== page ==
DENVER – Members of Colorado’s minority communities are predicted to face a backslide in educational achievement after high school.
This was one of the sobering realizations provided Thursday by Kim Hunter Reed, executive director of the Department of Higher Education, during a preview of the organization’s new master plan.
The last master plan, introduced in 2012, had several major strategic goals that Reed addressed.
First was the goal of having 66 percent of Coloradans enroll in college or pursue a “credential of value” by 2025.
Currently, the state stands at 55 percent.
“The goal was set because we wanted to make sure we were meeting the educational requirements of the workforce,” Reed said.
The Georgetown Center for Education and Workforce estimates that 74 percent of Colorado jobs will require some level of post secondary education by the year 2020.
To supply the workforce of the future, the Department of Higher Education laid out a series of strategic goals, which it is revisiting:
Increase postsecondary completion, which would cut down on students who drop out and are more likely to default on their loans. Erase equity gaps among Colorado’s different demographics. Improve student success through having on-campus resources available to them. Invest in affordability and innovation to make higher education more attainable.Based on trends over the last five years, white students are expected to exceed the 66 percent goal, laid out in 2012, of achieving some post secondary education, but other demographics are predicted to fall short or, in some cases, suffer setbacks.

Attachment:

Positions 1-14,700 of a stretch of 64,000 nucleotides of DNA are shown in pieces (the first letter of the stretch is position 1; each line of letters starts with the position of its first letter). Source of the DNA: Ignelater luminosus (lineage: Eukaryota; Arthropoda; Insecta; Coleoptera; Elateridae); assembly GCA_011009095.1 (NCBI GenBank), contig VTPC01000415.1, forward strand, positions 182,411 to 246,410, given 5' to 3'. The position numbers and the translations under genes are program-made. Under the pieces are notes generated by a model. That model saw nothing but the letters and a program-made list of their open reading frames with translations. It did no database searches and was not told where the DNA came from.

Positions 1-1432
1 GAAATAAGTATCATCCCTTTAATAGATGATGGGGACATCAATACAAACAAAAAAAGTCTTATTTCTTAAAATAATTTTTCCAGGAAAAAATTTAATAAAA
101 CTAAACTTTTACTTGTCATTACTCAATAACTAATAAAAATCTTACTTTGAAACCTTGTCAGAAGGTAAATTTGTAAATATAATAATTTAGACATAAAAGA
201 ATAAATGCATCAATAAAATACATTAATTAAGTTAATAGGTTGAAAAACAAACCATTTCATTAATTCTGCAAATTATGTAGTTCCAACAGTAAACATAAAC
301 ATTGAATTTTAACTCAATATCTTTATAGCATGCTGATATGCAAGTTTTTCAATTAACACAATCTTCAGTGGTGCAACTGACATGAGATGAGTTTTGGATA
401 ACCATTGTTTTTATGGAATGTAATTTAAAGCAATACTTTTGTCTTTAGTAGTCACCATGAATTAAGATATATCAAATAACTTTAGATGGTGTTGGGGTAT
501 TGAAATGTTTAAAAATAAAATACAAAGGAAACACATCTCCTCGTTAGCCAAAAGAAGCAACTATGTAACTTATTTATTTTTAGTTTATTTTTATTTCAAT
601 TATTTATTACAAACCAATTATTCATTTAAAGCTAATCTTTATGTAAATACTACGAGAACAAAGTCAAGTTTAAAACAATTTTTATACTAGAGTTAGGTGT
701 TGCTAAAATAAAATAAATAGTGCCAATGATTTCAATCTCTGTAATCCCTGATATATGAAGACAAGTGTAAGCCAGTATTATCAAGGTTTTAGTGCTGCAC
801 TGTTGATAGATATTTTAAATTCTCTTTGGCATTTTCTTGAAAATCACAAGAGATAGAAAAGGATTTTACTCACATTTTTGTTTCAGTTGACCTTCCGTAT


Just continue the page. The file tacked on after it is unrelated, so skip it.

According to the department, African Americans have a 39.4 percent rate of achieving some post secondary education, but this number is expected to drop to 35.7 percent by 2025.
Native Americans show a similar trend, dropping from 28.5 percent in 2017 to 25.3 percent in 2025.
Hispanic Americans are expected to close the gap from 28.5 percent in 2017 to 38.3 in 2025, but this leaves them more than 27 percent short of the department’s goal.
Reed said the increase in achievement by this demographic was of particular importance based on the growth of the Hispanic population in Colorado.
“There needs to be a lot of focus there,” she said. “When we met with the state demographer, she said (about) a 60 percent increase in the working population would be from our Hispanic population.”
While the numbers are not favorable for reaching the 2025 goal, Reed said there is time to correct the trends.
“This does not have to become our reality, but it is where the trends are now,” she said.
Other areas of focus for the 2017 master plan are:
Increasing dual and concurrent enrollment. Discerning why enrollment in teacher education programs and K-12 teacher retention is down. Promoting youth apprenticeship programs, with the goal of creating “a pipeline of mid-skill, career-ready apprentices.”Fostering food security for college students, particularly among minority and first-generation students.While changes to the master plan, including erasing equity gaps, were previewed for the press Thursday, the plan has to be completed and approved by the Commission of Higher Education. It is expected to be released by September.